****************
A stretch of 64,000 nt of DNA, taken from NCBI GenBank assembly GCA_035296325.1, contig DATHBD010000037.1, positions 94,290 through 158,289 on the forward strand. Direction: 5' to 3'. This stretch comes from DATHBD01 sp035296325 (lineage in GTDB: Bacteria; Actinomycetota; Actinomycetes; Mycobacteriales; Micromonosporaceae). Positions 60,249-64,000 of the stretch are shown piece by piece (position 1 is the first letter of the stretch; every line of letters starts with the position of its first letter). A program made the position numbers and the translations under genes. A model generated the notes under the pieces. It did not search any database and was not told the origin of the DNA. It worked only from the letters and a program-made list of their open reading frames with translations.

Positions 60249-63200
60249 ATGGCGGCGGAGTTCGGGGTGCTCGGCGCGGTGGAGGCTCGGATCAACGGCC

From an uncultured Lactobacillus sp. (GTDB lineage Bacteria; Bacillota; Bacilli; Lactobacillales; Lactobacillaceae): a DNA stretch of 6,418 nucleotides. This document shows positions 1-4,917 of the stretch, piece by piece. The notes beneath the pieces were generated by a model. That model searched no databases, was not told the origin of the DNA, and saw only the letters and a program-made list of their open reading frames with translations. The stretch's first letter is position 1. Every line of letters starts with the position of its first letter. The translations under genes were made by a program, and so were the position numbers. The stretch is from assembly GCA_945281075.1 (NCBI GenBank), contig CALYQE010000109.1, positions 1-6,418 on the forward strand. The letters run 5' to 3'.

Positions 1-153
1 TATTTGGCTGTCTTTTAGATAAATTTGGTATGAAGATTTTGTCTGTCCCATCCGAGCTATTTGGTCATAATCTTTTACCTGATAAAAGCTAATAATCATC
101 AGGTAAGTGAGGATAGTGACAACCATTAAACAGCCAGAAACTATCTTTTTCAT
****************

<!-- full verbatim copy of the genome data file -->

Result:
A stretch of 64,000 nt of DNA, taken from NCBI GenBank assembly GCA_035296325.1, contig DATHBD010000037.1, positions 94,290 through 158,289 on the forward strand. Direction: 5' to 3'. This stretch comes from DATHBD01 sp035296325 (lineage in GTDB: Bacteria; Actinomycetota; Actinomycetes; Mycobacteriales; Micromonosporaceae). Positions 60,249-64,000 of the stretch are shown piece by piece (position 1 is the first letter of the stretch; every line of letters starts with the position of its first letter). A program made the position numbers and the translations under genes. A model generated the notes under the pieces. It did not search any database and was not told the origin of the DNA. It worked only from the letters and a program-made list of their open reading frames with translations.

Positions 60249-63200
60249 ATGGCGGCGGAGTTCGGGGTGCTCGGCGCGGTGGAGGCTCGGATCAACGGCC

From an uncultured Lactobacillus sp. (GTDB lineage Bacteria; Bacillota; Bacilli; Lactobacillales; Lactobacillaceae): a DNA stretch of 6,418 nucleotides. This document shows positions 1-4,917 of the stretch, piece by piece. The notes beneath the pieces were generated by a model. That model searched no databases, was not told the origin of the DNA, and saw only the letters and a program-made list of their open reading frames with translations. The stretch's first letter is position 1. Every line of letters starts with the position of its first letter. The translations under genes were made by a program, and so were the position numbers. The stretch is from assembly GCA_945281075.1 (NCBI GenBank), contig CALYQE010000109.1, positions 1-6,418 on the forward strand. The letters run 5' to 3'.

Positions 1-153
1 TATTTGGCTGTCTTTTAGATAAATTTGGTATGAAGATTTTGTCTGTCCCATCCGAGCTATTTGGTCATAATCTTTTACCTGATAAAAGCTAATAATCATC
101 AGGTAAGTGAGGATAGTGACAACCATTAAACAGCCAGAAACTATCTTTTTCAT